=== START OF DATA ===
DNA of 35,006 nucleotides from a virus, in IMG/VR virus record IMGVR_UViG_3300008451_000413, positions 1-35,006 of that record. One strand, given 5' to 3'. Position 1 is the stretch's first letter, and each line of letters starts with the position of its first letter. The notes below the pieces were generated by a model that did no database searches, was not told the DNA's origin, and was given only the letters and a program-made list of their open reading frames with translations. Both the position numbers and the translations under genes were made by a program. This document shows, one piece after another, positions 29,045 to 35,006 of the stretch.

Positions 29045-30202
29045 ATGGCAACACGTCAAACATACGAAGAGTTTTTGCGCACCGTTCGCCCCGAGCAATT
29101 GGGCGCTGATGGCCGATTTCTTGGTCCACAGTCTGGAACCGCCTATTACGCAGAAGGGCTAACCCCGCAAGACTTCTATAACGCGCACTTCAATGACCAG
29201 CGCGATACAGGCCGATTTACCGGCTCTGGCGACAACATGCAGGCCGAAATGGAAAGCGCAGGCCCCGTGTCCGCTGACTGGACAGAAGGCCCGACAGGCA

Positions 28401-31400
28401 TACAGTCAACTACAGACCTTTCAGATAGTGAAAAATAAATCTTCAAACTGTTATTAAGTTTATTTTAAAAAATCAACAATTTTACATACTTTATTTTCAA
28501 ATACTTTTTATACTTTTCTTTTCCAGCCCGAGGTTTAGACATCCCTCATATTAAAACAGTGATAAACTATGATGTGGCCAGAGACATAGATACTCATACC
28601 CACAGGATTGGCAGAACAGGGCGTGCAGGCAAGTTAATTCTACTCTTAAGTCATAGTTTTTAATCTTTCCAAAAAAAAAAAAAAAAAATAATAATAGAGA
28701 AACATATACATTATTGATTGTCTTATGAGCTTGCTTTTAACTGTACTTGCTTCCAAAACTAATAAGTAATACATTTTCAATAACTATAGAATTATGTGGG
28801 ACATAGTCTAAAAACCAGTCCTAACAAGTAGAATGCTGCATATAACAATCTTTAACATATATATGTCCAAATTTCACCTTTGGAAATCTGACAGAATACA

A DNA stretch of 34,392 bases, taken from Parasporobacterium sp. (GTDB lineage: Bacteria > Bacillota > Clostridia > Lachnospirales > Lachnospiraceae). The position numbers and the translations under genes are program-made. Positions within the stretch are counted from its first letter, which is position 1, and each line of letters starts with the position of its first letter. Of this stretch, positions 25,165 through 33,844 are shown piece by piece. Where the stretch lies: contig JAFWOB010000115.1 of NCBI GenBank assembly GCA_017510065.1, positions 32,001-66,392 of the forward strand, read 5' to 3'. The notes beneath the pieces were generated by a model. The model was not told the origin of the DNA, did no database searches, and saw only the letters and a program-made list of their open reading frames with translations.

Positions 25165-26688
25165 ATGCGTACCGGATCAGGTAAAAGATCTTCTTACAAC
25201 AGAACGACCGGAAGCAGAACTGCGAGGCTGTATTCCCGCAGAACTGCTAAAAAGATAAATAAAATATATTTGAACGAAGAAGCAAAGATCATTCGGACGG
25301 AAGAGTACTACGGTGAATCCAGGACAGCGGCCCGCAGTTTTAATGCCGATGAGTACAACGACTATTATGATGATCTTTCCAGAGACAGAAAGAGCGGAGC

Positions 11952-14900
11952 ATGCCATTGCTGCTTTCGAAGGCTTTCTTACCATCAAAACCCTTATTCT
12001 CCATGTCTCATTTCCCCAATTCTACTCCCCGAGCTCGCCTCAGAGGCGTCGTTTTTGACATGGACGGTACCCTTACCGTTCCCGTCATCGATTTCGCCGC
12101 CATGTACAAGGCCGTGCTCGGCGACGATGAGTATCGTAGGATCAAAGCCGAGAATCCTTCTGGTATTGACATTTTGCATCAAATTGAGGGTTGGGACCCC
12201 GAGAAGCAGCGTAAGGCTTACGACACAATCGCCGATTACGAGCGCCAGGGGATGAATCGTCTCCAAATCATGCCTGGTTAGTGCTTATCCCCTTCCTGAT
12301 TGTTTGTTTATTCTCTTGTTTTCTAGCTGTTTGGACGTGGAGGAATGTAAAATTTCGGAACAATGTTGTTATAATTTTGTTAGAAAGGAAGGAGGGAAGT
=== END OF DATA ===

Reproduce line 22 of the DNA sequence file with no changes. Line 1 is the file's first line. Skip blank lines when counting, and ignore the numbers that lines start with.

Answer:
12301 TGTTTGTTTATTCTCTTGTTTTCTAGCTGTTTGGACGTGGAGGAATGTAAAATTTCGGAACAATGTTGTTATAATTTTGTTAGAAAGGAAGGAGGGAAGT